Anaerobic digestion (AD) of organic wastes is a promising alternative to landfilling for reducing Greenhouse Gas Emission (GHG) and it is encouraged by current regulation in Europe. Biogas-AD produced, represents a useful source of green energy, while its by-product (digestate) is a waste, that needs to be safely disposal. The sustainability of anaerobic digestion plants partly depends on the management of their digestion residues. This study has been focused on the environmental and economic benefits of co-digest recalcitrant agricultural wastes such olive wastes and citrus pulp, in combination with livestock wastes, straw and cheese whey for biogas production. The aim of this work was to investigate the effects of two different bioenergy by-products on soil carbon stock, enzymes involved in nutrient cycling and microbial content. The two digestates were obtained from two plants differently fed: the first plant (Uliva) was powered with 60% of recalcitrant agricultural wastes, and 40% of livestock manure milk serum and maize silage. The second one (Fattoria) was fed with 40% of recalcitrant agricultural wastes and 60% of livestock manure, milk serum and maize silage. Each digestate, separated in liquid and solid fractions, was added to the soil at different concentrations. Our results evidenced that mixing and type of input feedstock affected the composition of digestates. Three months after treatments, our results showed that changes in soil chemical and biochemical characteristics depended on the source of digestate, the type of fraction and the concentration used. The mainly affected soil parameters were: Soil Organic Matter (SOM), Microbial Biomass Carbon (MBC), Fluorescein Diacetate Hydrolysis (FDA), Water Soluble Phenol (WSP) and Catalase (CAT) that can be used to assess the digestate agronomical feasibility. These results show that the agronomic quality of a digestate is strictly dependent on percentage and type of feedstocks that will be used to power the digester

Anaerobic co-digestion of recalcitrant agricultural wastes: Characterizing of biochemical parameters of digestate and its impacts on soil ecosystem

Muscolo A
;
Attinà Emilio;Panuccio M
2017

Abstract

Anaerobic digestion (AD) of organic wastes is a promising alternative to landfilling for reducing Greenhouse Gas Emission (GHG) and it is encouraged by current regulation in Europe. Biogas-AD produced, represents a useful source of green energy, while its by-product (digestate) is a waste, that needs to be safely disposal. The sustainability of anaerobic digestion plants partly depends on the management of their digestion residues. This study has been focused on the environmental and economic benefits of co-digest recalcitrant agricultural wastes such olive wastes and citrus pulp, in combination with livestock wastes, straw and cheese whey for biogas production. The aim of this work was to investigate the effects of two different bioenergy by-products on soil carbon stock, enzymes involved in nutrient cycling and microbial content. The two digestates were obtained from two plants differently fed: the first plant (Uliva) was powered with 60% of recalcitrant agricultural wastes, and 40% of livestock manure milk serum and maize silage. The second one (Fattoria) was fed with 40% of recalcitrant agricultural wastes and 60% of livestock manure, milk serum and maize silage. Each digestate, separated in liquid and solid fractions, was added to the soil at different concentrations. Our results evidenced that mixing and type of input feedstock affected the composition of digestates. Three months after treatments, our results showed that changes in soil chemical and biochemical characteristics depended on the source of digestate, the type of fraction and the concentration used. The mainly affected soil parameters were: Soil Organic Matter (SOM), Microbial Biomass Carbon (MBC), Fluorescein Diacetate Hydrolysis (FDA), Water Soluble Phenol (WSP) and Catalase (CAT) that can be used to assess the digestate agronomical feasibility. These results show that the agronomic quality of a digestate is strictly dependent on percentage and type of feedstocks that will be used to power the digester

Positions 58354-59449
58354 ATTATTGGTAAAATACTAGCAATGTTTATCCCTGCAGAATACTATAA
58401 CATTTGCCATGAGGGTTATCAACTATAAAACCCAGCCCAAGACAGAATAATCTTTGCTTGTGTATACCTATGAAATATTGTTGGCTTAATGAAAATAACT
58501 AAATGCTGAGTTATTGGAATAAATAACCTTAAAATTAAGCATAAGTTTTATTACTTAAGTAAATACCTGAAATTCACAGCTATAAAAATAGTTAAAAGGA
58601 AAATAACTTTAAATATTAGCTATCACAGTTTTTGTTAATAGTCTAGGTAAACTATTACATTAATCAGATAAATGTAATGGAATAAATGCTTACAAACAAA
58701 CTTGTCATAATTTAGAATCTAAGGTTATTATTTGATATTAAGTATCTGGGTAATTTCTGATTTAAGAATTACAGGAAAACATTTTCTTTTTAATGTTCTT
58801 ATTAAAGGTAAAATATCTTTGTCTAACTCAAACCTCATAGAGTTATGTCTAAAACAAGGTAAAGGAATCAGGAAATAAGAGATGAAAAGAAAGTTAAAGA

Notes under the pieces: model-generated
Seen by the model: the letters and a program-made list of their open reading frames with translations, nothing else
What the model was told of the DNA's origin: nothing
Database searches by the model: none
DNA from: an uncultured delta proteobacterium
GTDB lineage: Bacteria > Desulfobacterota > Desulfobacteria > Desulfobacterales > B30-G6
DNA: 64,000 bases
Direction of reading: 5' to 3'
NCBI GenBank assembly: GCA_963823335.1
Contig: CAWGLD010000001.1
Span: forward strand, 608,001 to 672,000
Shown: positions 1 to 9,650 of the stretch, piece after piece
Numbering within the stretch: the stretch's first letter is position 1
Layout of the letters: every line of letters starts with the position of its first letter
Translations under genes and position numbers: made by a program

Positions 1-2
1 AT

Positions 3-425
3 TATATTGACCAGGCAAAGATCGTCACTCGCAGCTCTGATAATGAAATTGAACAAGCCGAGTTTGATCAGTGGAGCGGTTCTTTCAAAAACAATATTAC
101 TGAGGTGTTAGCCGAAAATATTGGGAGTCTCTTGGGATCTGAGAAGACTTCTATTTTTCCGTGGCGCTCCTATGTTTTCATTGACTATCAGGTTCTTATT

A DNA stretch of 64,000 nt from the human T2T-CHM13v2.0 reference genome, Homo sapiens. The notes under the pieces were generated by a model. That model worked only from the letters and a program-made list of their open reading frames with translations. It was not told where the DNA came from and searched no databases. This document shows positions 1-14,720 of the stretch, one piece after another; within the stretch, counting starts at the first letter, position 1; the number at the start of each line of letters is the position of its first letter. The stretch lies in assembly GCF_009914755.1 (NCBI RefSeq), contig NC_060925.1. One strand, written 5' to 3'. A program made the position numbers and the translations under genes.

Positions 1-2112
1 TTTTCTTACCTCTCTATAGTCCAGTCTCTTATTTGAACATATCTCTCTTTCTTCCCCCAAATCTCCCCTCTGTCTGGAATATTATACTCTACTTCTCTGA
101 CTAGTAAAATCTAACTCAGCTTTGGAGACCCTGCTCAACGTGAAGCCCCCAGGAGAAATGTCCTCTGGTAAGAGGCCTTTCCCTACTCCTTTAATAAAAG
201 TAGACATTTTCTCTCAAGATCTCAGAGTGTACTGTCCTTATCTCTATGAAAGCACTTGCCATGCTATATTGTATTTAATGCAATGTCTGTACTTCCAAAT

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Utilizza questo identificativo per citare o creare un link a questo documento: http://hdl.handle.net/20.500.12318/2010
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